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Electrical Engineers with advanced physics knoweledge

  • Thread starter Avaro667
  • Start date
17
3
Hello .
Is there any EE who thinks he had to go the extra mile in studying physics to this point in his career ? What courses did you take in both physics and mathematics? Did you read any topic on your own ? I'm really interested in your answers :) .

I think i would like to get into IC design but i also like solid state physics as well . What i'm wondering about is whether in the end i would have to decide between the two fields . Do you think it would be possible to get a job later involving both IC design & R&D on device materials?
 
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Quite possible. Actually mixing material science with IC design was my career path.
You should also take into account both fields are in decline currently, therefore competition for the job become fierce, especially in the IC design.
 
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Quite possible. Actually mixing material science with IC design was my career path.
You should also take into account both fields are in decline currently, therefore competition for the job become fierce, especially in the IC design.
That's interesting . How come ? I thought especially now with all these emerging technologies and breakthroughs in nanoelectronics that both fields would need more people working on stuff.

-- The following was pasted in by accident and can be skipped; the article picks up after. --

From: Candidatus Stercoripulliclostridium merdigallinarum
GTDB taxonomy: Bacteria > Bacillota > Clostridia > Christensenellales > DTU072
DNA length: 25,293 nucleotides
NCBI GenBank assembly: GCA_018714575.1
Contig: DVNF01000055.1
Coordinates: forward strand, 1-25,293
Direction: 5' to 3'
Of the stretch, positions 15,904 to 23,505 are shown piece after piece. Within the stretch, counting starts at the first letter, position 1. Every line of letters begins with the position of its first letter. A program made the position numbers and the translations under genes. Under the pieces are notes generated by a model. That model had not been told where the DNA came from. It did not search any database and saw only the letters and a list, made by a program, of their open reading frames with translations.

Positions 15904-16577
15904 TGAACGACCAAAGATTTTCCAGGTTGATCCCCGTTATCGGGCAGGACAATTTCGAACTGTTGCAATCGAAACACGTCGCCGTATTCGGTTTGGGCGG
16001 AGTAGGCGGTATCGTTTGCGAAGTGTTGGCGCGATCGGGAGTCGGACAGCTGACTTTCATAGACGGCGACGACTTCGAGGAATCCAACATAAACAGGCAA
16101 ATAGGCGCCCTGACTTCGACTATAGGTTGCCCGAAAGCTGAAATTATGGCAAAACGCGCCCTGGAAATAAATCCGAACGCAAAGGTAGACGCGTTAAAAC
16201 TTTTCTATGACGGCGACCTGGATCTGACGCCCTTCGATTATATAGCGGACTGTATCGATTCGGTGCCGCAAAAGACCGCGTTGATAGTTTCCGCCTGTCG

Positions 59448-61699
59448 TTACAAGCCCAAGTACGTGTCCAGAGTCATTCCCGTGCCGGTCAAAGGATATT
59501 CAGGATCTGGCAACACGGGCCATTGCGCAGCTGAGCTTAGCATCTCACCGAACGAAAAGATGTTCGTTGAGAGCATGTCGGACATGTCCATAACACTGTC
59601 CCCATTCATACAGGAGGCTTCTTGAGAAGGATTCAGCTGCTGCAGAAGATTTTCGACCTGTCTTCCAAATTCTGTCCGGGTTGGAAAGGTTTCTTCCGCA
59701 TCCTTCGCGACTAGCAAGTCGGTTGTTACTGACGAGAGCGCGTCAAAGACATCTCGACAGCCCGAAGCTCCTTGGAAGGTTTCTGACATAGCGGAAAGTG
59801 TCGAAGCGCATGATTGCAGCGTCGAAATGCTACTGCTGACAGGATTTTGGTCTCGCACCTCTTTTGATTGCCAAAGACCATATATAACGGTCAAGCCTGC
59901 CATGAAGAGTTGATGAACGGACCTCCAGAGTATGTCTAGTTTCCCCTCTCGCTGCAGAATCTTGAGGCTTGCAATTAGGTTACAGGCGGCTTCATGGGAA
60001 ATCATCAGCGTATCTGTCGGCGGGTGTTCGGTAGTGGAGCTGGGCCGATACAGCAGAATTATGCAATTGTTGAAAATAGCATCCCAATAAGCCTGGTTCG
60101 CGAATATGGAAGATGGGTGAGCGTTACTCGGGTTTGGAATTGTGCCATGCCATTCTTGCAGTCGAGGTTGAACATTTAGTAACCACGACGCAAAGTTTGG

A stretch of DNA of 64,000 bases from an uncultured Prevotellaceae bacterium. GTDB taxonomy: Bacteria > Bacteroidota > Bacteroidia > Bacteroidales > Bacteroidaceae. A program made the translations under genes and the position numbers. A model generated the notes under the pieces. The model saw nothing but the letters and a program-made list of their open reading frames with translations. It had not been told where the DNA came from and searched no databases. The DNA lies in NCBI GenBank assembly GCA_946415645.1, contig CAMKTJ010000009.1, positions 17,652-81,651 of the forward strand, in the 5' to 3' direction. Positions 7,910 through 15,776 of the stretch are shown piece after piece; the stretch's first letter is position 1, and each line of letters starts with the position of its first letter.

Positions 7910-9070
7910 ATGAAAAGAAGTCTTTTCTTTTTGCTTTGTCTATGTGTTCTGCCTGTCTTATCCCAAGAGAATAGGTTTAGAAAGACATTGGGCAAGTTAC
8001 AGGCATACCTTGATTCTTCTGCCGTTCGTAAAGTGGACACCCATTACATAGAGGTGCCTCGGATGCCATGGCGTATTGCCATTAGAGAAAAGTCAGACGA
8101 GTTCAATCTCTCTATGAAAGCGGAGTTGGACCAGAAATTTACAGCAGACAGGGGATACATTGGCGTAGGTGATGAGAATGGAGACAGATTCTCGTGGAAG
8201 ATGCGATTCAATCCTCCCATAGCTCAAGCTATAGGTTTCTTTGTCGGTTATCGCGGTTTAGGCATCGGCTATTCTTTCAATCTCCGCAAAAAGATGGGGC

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When I was taking graduate solid state physics in the early 1980s, there were MANY EE graduate students in my class. They all graduated with EE graduate degrees and got jobs in device fabrication.
 
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That's interesting . How come ? I thought especially now with all these emerging technologies and breakthroughs in nanoelectronics that both fields would need more people working on stuff.
Popular media image is frequently lagging actual state of affairs by several decades. IC design have peaked in 2001, and semiconductor device design around ~1995. Main driving forces for decline are programmable logic proliferation and device fabrication costs ballooning, respectively.
Some new related areas with later peak time have appeared though - photonics, MEMS, meta-materials, spintronics to name a few.
 
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When I was taking graduate solid state physics in the early 1980s, there were MANY EE graduate students in my class. They all graduated with EE graduate degrees and got jobs in device fabrication.
That's very interesting actually . I thought most EEs would be interested mainly in design .
Have you been in touch with any of them till now ? I'm wondering if their job is solely focused on fabrication or they might participate in design as well .

Popular media image is frequently lagging actual state of affairs by several decades. IC design have peaked in 2001, and semiconductor device design around ~1995. Main driving forces for decline are programmable logic proliferation and device fabrication costs ballooning, respectively.
Some new related areas with later peak time have appeared though - photonics, MEMS, meta-materials, spintronics to name a few.